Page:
Malicious administrators and privileged users apply legacy DLPs to bypass and sometimes disable pre-configured rules and logic. Along these lines, innocent administrators who make mistakes configuring complex legacy DLP systems are often the leading cause of breaches. As CISOs and their teams attempt to protect more complex cloud configurations with DLP, the chances for an error multiply. In fact, Gartner predicts that through 2025, the cause of more than 99% of cloud breaches will be preventable misconfigurations or mistakes by end users.
Improving DLP with zero trust
DLP must continue to evolve by designing zero-trust network access (ZTNA) into the platform’s core, enabling least privileged access to the data, device and identity level. Leading vendors in this area include Cloudflare DLP, SecureCircle, Microsoft, NetSkope, Spirion, Palo Alto Networks, Polar Security, Symantec by Broadcom, and others.
“Almost all of the traditional data loss prevention products on the market ultimately force traffic to go through a central location, which impacts network performance,” said Matthew Prince, Cloudflare cofounder and CEO.
Forcing traffic through a central location is table stakes for getting data loss prevention right. However, it still doesn’t guard against malicious and accidental breaches. Endpoint management must overcome DLP’s shortcomings by adopting ZTNA combined with least-privileged access for data, devices and identities.
Additionally, the design goal is to protect data to and from the endpoint. CrowdStrike’s acquisition of SecureCircle brings together Falcon endpoint agents with the SecureCircle platform, ensuring device, identity and data security. Combining the two will enable organizations to enforce SaaS-based ZTNA and protect data on, from and to any endpoint.
CrowdStrike claims it acquired SecureCircle to provide its customers with an alternative to legacy DLP and to deliver zero-trust security across every endpoint, capitalizing on the global Falcon endpoint installed base. SecureCircle contributes to endpoints by authenticating every application, device, network and user before accessing secured data. By ensuring that device health and security posture meets requirements before data access, CrowdStrike Falcon ZTA eliminates the risks DLP solutions are known for — such as insider attacks and administrator errors inadvertently exposing infrastructure.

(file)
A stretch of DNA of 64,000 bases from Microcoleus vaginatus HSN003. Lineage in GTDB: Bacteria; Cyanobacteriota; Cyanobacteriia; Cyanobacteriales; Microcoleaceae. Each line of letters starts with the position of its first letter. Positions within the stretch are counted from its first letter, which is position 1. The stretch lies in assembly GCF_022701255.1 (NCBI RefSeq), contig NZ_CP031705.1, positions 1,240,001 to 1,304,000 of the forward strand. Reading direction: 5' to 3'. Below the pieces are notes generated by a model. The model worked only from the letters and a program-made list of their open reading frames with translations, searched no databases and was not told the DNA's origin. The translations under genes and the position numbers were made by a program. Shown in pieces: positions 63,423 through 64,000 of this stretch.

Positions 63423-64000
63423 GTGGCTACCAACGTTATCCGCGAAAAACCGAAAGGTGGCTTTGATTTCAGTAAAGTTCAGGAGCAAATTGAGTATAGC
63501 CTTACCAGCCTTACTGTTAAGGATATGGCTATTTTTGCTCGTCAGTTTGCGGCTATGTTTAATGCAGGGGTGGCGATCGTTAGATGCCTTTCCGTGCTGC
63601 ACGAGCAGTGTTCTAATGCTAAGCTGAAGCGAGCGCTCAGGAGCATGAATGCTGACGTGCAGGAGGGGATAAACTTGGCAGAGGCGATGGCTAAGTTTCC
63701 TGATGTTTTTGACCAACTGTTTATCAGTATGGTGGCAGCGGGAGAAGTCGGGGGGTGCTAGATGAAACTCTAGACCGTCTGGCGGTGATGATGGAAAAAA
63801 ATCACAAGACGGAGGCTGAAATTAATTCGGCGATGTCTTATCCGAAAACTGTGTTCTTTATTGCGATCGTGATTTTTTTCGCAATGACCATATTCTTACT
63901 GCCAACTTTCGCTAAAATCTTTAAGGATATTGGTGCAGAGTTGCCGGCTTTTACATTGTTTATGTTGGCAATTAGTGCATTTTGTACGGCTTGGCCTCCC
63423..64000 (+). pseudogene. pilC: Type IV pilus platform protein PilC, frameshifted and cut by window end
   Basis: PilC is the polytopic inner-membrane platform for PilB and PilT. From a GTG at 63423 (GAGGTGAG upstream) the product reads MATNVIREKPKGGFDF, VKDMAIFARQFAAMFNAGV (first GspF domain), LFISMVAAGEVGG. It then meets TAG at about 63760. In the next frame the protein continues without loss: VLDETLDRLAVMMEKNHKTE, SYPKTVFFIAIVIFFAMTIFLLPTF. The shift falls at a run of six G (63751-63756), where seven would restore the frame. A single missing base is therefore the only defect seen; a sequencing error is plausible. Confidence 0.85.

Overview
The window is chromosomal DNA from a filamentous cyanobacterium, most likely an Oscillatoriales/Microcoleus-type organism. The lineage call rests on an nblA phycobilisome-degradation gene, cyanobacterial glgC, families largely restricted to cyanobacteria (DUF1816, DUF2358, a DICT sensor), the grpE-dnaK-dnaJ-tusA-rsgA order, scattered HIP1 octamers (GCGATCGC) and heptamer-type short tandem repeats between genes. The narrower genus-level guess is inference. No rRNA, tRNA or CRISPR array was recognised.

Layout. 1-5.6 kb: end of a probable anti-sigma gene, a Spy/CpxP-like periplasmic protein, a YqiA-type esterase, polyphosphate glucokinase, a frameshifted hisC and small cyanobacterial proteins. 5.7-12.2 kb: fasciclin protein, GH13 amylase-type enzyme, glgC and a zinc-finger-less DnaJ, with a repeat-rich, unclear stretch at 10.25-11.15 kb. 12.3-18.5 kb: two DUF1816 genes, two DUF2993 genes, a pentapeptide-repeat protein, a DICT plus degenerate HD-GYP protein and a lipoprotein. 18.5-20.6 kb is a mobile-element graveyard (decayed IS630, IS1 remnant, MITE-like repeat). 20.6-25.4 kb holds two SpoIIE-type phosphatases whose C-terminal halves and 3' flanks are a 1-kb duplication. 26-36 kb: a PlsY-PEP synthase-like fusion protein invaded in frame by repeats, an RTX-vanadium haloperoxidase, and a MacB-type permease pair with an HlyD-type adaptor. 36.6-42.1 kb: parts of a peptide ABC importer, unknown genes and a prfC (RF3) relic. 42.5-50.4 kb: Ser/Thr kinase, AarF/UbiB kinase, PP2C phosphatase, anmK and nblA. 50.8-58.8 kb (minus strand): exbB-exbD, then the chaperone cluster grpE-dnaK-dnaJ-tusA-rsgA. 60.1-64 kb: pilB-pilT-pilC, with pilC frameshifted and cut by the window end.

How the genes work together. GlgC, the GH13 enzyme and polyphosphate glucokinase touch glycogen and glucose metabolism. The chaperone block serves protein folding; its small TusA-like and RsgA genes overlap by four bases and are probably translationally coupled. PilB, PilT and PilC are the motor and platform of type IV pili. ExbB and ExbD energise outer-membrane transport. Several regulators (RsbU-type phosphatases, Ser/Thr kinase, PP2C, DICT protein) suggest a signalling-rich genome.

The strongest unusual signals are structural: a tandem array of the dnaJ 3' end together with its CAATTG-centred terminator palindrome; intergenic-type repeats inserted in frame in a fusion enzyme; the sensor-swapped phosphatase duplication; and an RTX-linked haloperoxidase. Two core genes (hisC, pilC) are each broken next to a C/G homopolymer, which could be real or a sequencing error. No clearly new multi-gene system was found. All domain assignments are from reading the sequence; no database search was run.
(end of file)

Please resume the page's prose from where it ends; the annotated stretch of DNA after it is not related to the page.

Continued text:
CrowdStrike’s integration with SecureCircle makes it possible to revoke access to secure data when an endpoint has been compromised or is not secure. The company has also designed ZTA to revoke access to any requesting entity — device, file, system or identity — without requiring administrator intervention.
Data classification is key to getting zero trust right
“Another core tenant of zero trust is the ability to automate & orchestrate, but with appropriate context (i.e., signals) for a more accurate response,” said Kapil Raina, vice president of zero-trust marketing at CrowdStrike. “This means the key elements of data security (such as data classification and policy enforcement at all locations) must be developed and enforced dynamically. The legacy approach of manually tagging data and constantly updating policy rules does not work fast enough or accurately enough for modern attacks.”
Legacy DLP is manually intensive, and policy rules need to be updated often to secure endpoints.
Zero-trust frameworks being implemented by enterprises will continue to force the replacement of legacy DLP systems. Their limitations are a liability for any organization.
When evaluating current DLP solutions, it is a good idea to look for those that provide content inspection, data lineage for greater classification and visibility, and incident response on a zero-trust enabled platform.
At the center of a zero-trust-based approach to DLP is a well-defined data classification technology, which helps prioritize the most confidential data, making it more efficient in implementing a comprehensive ZTNA framework. A solid classification approach will also help with microsegmentation later in a zero-trust framework’s timeline.